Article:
Water First works with Indigenous communities to complete environmental water projects restoring areas of local significance and testing water for possible contaminants. The community is involved throughout the entire process. Through consultations with Elders and those who understand local waterways, our projects address community priorities and restore the health of water bodies on traditional territories.
Across our programs, we hire and train locally to ensure the knowledge and experiences remain in the community. Our interns are primarily young Indigenous adults who are involved with everything from site assessment, to sourcing local materials, to completing the restoration work and ongoing monitoring. They work alongside an Indigenous mentor, who brings knowledge of the land and waterways.
Esri Canada is honoured to partner with Water First. Environmental sustainability is crucial for Esri and we’re pleased that our software will help Water First carry out their current conservation work and help future First Nation generations manage their water resources.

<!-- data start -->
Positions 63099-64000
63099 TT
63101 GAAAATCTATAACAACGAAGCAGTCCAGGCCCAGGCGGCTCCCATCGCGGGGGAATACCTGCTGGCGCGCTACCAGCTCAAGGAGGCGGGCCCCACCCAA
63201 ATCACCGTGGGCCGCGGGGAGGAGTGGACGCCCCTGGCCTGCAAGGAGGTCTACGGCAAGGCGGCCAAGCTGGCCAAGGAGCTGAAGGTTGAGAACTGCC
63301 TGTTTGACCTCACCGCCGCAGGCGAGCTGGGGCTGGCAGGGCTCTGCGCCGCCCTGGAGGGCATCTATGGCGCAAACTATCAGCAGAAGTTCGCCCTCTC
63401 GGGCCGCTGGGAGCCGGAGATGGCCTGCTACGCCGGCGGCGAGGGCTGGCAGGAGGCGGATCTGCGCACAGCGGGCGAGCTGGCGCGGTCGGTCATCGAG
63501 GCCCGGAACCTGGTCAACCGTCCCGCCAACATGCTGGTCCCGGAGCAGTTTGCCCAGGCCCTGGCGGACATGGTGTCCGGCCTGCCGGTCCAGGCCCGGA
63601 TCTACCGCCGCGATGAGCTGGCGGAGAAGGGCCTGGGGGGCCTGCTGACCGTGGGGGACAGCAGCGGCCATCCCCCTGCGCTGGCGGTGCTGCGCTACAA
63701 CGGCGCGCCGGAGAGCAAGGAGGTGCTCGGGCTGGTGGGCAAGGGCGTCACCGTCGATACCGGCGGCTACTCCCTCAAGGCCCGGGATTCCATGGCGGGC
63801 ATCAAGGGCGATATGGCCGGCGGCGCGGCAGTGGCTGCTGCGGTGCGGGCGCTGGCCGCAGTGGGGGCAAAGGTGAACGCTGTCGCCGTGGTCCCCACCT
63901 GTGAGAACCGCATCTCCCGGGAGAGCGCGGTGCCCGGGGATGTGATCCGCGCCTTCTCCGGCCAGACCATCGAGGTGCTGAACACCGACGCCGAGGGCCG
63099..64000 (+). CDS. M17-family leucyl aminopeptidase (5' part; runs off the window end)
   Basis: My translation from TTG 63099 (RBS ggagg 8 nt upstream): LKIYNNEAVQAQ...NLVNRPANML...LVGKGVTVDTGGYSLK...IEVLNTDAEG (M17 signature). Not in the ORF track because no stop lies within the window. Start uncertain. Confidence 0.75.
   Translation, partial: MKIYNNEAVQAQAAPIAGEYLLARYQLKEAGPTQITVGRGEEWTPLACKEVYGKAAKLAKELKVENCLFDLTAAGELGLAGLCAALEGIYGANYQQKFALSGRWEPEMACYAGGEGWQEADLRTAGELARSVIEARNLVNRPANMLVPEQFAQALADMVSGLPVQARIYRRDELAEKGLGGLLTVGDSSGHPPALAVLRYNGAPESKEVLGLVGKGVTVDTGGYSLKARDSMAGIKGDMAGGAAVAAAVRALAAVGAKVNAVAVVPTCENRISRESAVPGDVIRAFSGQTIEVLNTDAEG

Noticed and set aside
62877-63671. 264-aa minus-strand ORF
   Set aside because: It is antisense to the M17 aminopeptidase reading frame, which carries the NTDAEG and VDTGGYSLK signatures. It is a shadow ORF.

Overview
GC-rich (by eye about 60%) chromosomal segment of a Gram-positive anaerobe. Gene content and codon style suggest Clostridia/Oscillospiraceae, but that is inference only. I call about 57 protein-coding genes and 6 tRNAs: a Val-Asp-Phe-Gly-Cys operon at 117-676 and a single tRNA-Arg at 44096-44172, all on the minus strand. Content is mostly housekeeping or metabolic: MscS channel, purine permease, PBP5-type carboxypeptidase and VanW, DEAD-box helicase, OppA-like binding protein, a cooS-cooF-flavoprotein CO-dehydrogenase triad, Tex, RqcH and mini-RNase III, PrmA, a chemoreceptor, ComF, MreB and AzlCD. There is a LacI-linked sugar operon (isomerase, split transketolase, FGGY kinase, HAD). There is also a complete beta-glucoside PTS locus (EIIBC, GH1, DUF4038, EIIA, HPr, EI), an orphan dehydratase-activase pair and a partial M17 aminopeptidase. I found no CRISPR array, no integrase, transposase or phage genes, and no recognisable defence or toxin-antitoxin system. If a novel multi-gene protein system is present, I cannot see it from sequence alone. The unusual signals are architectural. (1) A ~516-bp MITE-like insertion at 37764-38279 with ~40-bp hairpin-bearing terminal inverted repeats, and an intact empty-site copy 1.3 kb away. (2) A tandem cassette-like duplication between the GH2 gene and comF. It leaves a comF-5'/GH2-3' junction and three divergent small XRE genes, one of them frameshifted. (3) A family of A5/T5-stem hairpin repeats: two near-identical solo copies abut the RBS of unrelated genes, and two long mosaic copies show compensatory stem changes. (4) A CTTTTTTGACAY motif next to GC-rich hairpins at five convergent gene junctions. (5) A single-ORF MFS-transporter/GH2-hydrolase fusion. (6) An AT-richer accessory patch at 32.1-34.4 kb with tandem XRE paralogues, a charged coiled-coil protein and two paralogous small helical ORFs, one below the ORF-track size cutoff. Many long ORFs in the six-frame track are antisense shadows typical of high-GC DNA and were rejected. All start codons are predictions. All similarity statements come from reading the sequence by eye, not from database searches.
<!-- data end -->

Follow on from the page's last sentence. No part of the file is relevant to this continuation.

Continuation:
Bryan Minhinnett, Esri Canada
Written by McKaylii Jawbone of Kebaowek First Nation, Water First Intern
I was a part of a two-year project to restore and enhance walleye spawning habitats in my community. Working with Ivan and Kacie made the project run so smoothly, we worked well as a team and we always had … Read More
Walleye spawn in the spring as soon as the ice is out by depositing eggs over rocks and cobble shoals. The fertilized eggs fall into the cracks and spaces between the rocks to safely incubate and hatch.
Female walleye can carry up to 26,000 eggs per pound of body weight. … Read More
On January 24 people braved the freezing temperatures and gathered at the Eagle Dome at Kebaowek First Nation to celebrate the completion of the Walleye Habitat Restoration project, a partnership between Kebaowek First Nation and Water First.
Throughout the two-year project, three large walleye spawning shoals were constructed at restoration … Read More